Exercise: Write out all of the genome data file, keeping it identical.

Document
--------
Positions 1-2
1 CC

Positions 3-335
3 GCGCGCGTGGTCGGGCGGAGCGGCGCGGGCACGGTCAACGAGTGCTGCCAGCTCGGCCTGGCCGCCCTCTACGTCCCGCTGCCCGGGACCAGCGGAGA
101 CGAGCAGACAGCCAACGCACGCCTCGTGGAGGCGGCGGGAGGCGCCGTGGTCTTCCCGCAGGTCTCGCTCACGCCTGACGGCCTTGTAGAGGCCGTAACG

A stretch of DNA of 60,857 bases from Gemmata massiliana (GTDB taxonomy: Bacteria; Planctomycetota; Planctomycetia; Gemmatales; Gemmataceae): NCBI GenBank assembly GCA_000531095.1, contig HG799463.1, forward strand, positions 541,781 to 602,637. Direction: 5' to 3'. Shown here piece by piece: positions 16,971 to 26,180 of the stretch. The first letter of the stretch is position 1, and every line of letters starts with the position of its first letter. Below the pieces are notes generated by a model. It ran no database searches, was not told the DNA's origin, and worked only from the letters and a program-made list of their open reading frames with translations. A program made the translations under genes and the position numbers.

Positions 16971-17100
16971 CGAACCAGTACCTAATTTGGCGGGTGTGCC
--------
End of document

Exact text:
Positions 1-2
1 CC

Positions 3-335
3 GCGCGCGTGGTCGGGCGGAGCGGCGCGGGCACGGTCAACGAGTGCTGCCAGCTCGGCCTGGCCGCCCTCTACGTCCCGCTGCCCGGGACCAGCGGAGA
101 CGAGCAGACAGCCAACGCACGCCTCGTGGAGGCGGCGGGAGGCGCCGTGGTCTTCCCGCAGGTCTCGCTCACGCCTGACGGCCTTGTAGAGGCCGTAACG

A stretch of DNA of 60,857 bases from Gemmata massiliana (GTDB taxonomy: Bacteria; Planctomycetota; Planctomycetia; Gemmatales; Gemmataceae): NCBI GenBank assembly GCA_000531095.1, contig HG799463.1, forward strand, positions 541,781 to 602,637. Direction: 5' to 3'. Shown here piece by piece: positions 16,971 to 26,180 of the stretch. The first letter of the stretch is position 1, and every line of letters starts with the position of its first letter. Below the pieces are notes generated by a model. It ran no database searches, was not told the DNA's origin, and worked only from the letters and a program-made list of their open reading frames with translations. A program made the translations under genes and the position numbers.

Positions 16971-17100
16971 CGAACCAGTACCTAATTTGGCGGGTGTGCC